Last November, fifty-one of us journeyed to the Garrison Institute to experience God is Love: The Heart of All Creation, a new video and book series by Fr. Thomas Keating. This series and our being together offered us a time apart: to listen, to reflect, to be still, and to come to know deeply that everything in the universe—everything our senses observe and everything technology uncovers—is prophetic witness of the Divine. Our teachings were about cosmology, evolution, higher levels of consciousness, and the possibility of transformation —from a Christian perspective. I was privileged to serve as one of the retreat leaders.
A typical day began with some of us walking in the early morning darkened hallways to participate in “yoga/prayerful movement.” Christianity is an incarnational religion; our bodies are sacred. We can move them in prayer, in preparation for a day of sitting in prayer, and to move into all those parts of ourselves that we don’t want to! As I passed the empty offices and the Meditation Hall, I was reminded of Thomas Merton’s “Firewatch” —his essay on of passing through the monastery on the night watch. The rooms that may go unnoticed during the day and now when they are empty, have something very urgent to say, so that I want to linger in them and listen to the silent presence of all those novices and monks that inhabited these walls in days gone by. I feel their presence, their yearning, their prayer. It permeates the walls, the grounds, the very air at the Garrison Institute. It is an atmosphere of holiness and intentionality.
The rhythm of our days included more than three hours of Centering Prayer daily, viewing two short videos by Fr. Thomas, unstructured periods of silence and solitude, meetings in spiritual companionship, the practice of Visio Divina (finding the presence of the Divine through art), and short periods of wisdom sharing after viewing the videos—all in a container of silence. We concluded each day with a choice of attending a Catholic Mass, a time of Lectio Divina (listening to the word of the Divine through Scripture), or silence and solitude.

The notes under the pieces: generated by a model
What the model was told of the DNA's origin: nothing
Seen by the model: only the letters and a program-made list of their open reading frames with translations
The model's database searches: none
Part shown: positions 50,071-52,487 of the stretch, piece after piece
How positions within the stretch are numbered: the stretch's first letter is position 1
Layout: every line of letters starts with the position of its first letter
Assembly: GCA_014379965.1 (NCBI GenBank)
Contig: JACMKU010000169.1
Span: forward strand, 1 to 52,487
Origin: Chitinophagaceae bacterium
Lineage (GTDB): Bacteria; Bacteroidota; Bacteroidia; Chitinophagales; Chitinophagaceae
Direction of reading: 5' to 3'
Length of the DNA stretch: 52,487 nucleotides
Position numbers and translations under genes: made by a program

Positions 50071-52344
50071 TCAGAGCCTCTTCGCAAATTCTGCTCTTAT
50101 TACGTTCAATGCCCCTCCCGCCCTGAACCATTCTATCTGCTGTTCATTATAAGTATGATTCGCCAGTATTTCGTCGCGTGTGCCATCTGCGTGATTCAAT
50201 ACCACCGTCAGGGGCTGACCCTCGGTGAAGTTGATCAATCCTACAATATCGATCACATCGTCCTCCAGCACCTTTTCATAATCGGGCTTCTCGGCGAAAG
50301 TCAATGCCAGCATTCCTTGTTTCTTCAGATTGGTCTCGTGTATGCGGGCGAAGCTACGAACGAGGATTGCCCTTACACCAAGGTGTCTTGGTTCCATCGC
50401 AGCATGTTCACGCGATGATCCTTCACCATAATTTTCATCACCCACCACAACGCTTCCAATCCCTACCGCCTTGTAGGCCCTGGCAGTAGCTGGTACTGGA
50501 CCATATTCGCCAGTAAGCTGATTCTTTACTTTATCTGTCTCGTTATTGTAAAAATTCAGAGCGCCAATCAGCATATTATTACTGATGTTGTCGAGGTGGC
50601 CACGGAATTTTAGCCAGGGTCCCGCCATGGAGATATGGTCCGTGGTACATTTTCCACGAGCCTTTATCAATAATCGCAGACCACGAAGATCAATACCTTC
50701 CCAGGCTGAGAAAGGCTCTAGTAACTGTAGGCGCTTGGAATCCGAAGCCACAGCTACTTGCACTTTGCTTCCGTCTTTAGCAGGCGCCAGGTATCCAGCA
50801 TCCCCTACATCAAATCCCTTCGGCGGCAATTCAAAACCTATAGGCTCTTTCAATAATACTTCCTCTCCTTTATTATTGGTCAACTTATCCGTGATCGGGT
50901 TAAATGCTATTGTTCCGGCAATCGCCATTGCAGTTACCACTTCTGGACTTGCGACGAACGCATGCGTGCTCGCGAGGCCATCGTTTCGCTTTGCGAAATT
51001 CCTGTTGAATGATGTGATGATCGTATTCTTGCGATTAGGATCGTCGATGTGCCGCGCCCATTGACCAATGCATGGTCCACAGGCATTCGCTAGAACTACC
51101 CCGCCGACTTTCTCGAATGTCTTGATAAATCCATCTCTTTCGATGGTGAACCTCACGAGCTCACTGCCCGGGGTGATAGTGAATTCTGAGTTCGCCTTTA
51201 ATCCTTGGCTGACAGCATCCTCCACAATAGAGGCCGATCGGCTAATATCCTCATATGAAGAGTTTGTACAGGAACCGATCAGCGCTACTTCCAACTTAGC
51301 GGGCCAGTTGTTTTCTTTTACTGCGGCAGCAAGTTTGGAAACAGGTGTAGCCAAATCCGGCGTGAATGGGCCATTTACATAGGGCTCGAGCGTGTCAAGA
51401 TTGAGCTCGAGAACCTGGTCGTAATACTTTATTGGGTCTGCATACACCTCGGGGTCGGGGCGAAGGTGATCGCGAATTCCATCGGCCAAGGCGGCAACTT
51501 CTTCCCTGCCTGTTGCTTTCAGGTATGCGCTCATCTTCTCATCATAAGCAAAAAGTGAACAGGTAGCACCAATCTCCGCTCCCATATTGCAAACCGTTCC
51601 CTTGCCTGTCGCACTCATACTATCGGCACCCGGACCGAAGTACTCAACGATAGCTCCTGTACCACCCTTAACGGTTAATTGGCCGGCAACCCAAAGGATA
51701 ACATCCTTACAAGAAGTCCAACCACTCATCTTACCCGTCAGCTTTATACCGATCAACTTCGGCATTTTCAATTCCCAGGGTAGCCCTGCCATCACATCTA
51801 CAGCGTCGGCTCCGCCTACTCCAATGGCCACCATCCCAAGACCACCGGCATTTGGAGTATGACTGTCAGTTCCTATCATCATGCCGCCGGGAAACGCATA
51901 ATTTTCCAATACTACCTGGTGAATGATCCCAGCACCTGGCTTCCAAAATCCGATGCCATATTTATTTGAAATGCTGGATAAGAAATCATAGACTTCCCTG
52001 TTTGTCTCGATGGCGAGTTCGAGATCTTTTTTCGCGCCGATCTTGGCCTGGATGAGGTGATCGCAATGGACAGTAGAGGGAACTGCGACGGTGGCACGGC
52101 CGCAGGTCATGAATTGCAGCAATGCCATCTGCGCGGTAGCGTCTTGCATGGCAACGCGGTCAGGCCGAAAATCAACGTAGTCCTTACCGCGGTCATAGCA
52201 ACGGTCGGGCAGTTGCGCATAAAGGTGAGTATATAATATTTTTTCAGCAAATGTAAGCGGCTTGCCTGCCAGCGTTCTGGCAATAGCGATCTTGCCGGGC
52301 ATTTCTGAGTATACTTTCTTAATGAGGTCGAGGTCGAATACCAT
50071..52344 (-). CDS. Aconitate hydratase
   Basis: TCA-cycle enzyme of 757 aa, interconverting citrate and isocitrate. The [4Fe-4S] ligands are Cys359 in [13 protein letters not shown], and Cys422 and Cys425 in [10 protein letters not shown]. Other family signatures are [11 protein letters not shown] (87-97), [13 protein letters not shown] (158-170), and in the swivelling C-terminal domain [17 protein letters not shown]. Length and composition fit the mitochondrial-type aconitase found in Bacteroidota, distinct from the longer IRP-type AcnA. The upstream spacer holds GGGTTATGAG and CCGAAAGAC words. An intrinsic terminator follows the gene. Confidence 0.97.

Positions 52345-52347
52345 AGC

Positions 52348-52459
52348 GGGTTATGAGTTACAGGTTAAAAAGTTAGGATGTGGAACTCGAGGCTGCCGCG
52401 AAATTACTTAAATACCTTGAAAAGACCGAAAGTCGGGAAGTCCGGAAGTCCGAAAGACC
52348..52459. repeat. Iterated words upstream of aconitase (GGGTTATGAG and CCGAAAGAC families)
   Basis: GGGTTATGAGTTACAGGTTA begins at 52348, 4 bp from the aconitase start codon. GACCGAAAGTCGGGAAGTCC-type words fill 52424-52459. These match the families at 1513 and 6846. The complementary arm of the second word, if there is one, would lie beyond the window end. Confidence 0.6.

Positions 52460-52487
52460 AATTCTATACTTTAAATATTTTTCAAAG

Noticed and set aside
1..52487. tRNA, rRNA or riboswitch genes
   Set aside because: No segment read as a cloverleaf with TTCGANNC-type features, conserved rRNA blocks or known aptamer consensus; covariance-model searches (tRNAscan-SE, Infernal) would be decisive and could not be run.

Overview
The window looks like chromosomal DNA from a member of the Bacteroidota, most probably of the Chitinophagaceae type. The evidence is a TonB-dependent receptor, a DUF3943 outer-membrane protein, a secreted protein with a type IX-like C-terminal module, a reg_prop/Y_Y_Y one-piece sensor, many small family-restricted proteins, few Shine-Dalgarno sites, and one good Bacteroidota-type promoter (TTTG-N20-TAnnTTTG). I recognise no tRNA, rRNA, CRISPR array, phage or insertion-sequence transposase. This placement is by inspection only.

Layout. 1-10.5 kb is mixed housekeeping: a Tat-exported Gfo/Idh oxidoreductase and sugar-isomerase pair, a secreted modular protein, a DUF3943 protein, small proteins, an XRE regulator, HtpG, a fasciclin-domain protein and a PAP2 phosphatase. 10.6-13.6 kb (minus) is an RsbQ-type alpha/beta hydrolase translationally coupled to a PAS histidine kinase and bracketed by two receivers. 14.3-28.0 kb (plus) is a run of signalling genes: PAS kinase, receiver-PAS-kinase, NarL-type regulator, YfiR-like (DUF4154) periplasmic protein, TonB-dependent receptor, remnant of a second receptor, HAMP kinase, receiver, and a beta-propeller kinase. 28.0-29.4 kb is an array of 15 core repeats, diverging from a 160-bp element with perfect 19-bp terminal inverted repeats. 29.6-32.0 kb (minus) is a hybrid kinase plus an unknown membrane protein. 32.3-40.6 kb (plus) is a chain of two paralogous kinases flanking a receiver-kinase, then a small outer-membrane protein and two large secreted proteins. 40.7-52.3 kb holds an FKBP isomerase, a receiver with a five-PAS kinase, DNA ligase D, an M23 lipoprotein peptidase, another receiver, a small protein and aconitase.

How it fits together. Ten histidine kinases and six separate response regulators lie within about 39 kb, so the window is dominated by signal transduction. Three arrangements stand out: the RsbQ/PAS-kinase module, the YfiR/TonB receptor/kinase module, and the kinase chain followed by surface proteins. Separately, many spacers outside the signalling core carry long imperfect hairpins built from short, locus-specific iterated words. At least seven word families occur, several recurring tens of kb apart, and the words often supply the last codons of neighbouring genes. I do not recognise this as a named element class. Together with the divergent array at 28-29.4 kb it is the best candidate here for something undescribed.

The grounds bespeak a history of intentionality, beauty, and nature in its finest expression. Situated across the Hudson River from Westpoint, it beckons one into another world—a world of peace and hope and restoration.
As we gathered for our closing circle, faces that came filled with looks of anxiety only a few days before were now at ease, filled with light—the light that comes from deep silence, the light that is always there but that we usually miss because we turn our attention elsewhere.
For over 30 years, Contemplative Outreach has been committed to renewing the Christian Contemplative tradition in ordinary life. The foundation of this work is through the practice of Centering Prayer and leading a life based upon contemplative values. As Fr. Thomas Keating, the founder of Contemplative Outreach, says in Open Mind, Open Heart:
Contemplative prayer is a process of interior transformation, a conversion initiated by God and leading, if we consent to divine union. One’s way of seeing reality changes in this process. A restructuring of consciousness takes place which empowers one to perceive, relate and respond to everyday life with increasing sensitivity to the divine presence in, through and beyond everything that happens.
Garrison is a perfect place to know that this is, indeed, so. We are very blessed to have such a sacred place.
Mary Anne Best is the finance and development director of Contemplative Outreach. She is also an editor and coordinator for the development of new works of Fr. Thomas Keating, organizes and directs Centering Prayer retreats, and is a principal writer for online courses and the Contemplative Life Program (CLP). She will co-lead an upcoming retreat at the Garrison Institute, “Into Unity Consciousness: The Christian Contemplative Journey,” on June 13-17.